India's bishops pray new president will defend rule of law

Ram Nath Kovind (L), who was elected President of India July 20, meets with Bruce Bucknell, Jan. 25 2017. Credit: British High Commission, New Delhi via Flickr (CC-BY-NC-ND 2.0).
Ram Nath Kovind (L), who was elected President of India July 20, meets with Bruce Bucknell, Jan. 25 2017. Credit: British High Commission, New Delhi via Flickr (CC-BY-NC-ND 2.0).

.- The bishops of India have offered their congratulations to the country's newly elected president, Ram Nath Kovind, urging him to live out the oath he will take to serve the well-being of the people.

India's presidency is largely a ceremonial role, while the prime minister is head of government and leader of the executive branch.

In a July 20 statement the Indian bishops congratulated Kovind, assuring him “of our prayers for his good health and for wisdom and strength that he might guide our beloved country towards peace, development and justice for all peoples.”

“We pray that God may assist him, that, as per the Oath of Office, he will strive 'to the best of his ability to preserve, protect and defend the constitution and the law, and that he will devote himself to the service and well-being of the people of the Republic of India.'”

The bishops closed their statement praying that under his leadership India would “march towards greater heights,” and again assured the president-elect of “our loyalty and support in the service of our country.”

India's presidential election was held July 17, with the final votes counted July 20. The term of the country's former president,  Pranab Mukherjee, is set to end July 24.

Kovind, part of India's Bharatiya Janata Party (BJP), was backed by the governing National Democratic Alliance coalition, and ran against opposition candidate Meira Kumar of the Indian National Congress.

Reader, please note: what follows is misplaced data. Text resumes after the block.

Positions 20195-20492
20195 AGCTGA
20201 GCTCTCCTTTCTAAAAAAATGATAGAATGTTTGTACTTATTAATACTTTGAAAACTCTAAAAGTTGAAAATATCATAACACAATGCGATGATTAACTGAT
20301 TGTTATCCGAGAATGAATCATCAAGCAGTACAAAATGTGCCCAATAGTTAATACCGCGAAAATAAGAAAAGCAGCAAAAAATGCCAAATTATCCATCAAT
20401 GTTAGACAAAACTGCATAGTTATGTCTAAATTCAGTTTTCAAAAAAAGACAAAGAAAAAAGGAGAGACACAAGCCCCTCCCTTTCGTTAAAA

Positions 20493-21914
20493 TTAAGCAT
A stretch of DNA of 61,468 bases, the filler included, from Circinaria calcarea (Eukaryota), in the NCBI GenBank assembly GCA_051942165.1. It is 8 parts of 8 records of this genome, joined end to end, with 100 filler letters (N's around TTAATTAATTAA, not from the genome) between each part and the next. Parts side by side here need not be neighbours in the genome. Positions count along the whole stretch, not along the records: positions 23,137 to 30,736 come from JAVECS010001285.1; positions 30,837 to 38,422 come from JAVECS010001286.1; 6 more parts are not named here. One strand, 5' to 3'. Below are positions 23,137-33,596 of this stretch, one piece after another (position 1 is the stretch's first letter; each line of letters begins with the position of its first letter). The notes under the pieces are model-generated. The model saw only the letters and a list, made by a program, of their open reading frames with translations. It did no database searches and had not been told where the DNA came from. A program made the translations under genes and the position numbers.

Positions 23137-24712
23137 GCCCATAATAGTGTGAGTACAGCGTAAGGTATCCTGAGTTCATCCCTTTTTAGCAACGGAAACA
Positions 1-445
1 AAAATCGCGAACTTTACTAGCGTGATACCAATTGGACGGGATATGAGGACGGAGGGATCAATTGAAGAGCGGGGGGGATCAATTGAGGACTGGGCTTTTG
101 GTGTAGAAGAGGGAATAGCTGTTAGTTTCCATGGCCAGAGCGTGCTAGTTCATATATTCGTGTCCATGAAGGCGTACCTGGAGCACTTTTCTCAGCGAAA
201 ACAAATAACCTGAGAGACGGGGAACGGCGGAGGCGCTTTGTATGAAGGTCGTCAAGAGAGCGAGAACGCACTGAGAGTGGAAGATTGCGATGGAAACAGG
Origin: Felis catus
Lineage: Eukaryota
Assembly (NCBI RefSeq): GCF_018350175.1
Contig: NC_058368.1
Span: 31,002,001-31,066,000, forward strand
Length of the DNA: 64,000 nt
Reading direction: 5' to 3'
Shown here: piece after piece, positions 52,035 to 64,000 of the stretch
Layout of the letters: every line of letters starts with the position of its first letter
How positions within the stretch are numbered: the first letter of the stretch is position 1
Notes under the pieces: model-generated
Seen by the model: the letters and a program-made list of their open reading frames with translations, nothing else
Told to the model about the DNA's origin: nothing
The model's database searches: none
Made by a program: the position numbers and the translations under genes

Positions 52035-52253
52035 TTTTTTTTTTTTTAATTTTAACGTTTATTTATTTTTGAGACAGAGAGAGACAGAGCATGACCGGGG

The president-elect is a Dalit and a lawyer, and has served in the Rajya Sabha, the upper house of parliament. Most recently he served in the largely ceremonial post of governor of Bihar state.

The election comes in wake of a recent uptick in the number of “mob lynchings” happening in India, in which members of the country's Hindu majority carry out acts of violence against those, typically from minority religions such as Islam, accused of killing cows, a sacred animal in the Hindu religion.

Attacks against minorities, particularly Christians and Muslims, are common in India. They include anything from jeering, violence, forced conversions, and the burning of property, and frequently go under-reported.

According to Al Jazeera, the mob lynching of Muslims began to gain wider public attention in 2015 when 52-year-old Mohammad Akhlaq was beat to death by an angry mob who accused the man of eating beef.

Since his death, attacks against Muslims related to the slaughtering of cows have increased, with multiple attacks against minorities reported in 2015 and 2016, and at least seven such incidents between March and May of this year.

The latest, Al Jazeera reports, was the June 22 murder of three Muslims in West Bengal who had been accused of smuggling cows, and the June 27 attack against a man accused of killing a cow. The man survived, but was rushed to the hospital in critical condition.

On July 16, around 40 religious leaders and intellectuals from across India gathered in Delhi to address the increase of violence,  a “disregard for the rule of law” and the spread of an “environment of hate” throughout the country.

Backed by the Indian bishops' conference, attendees urged the government to end “impunity which was at the root of the atmosphere of fear that stalks the land today” and threatens “not just secularism, but the Constitution and the democratic fabric of the country.”

They expressed their shock at the increased number of lynchings carried out on the pretext of protecting cows, stressing that in these cases, the state governments and police forces “acted against the guilty in an impartial manner.”

Past violence carried out against minorities in the country has largely been attributed to the radical Hindu group Rashtriya Swayamsewak Sangh, also referred to as the RSS.

They were established in 1925 with the goal of establishing “Hindutva,” or “Hindu-ness,” and have been banned three times in post-independence India, with all three bans eventually being lifted.

Critics of the group have often refered to them as a sectarian, militant group who believe in the supremacy of Hindus and who preach hate against Muslim and Christian minorities. Narendra Modi, elected India's prime minister in May 2014, was a full time worker with the RSS prior to his election.

As BJP spokesman in 2010, Kovind said that "Islam and Christianity are alien to the nation."

The RSS sits on the right-wing and has no official registration in India. However, they maintain strong ties with the BJP, of which president-elect Kovind is a part, raising questions as to how much action will be taken against minority violence in the future. Kovind is also close to the RSS.

Tags: India

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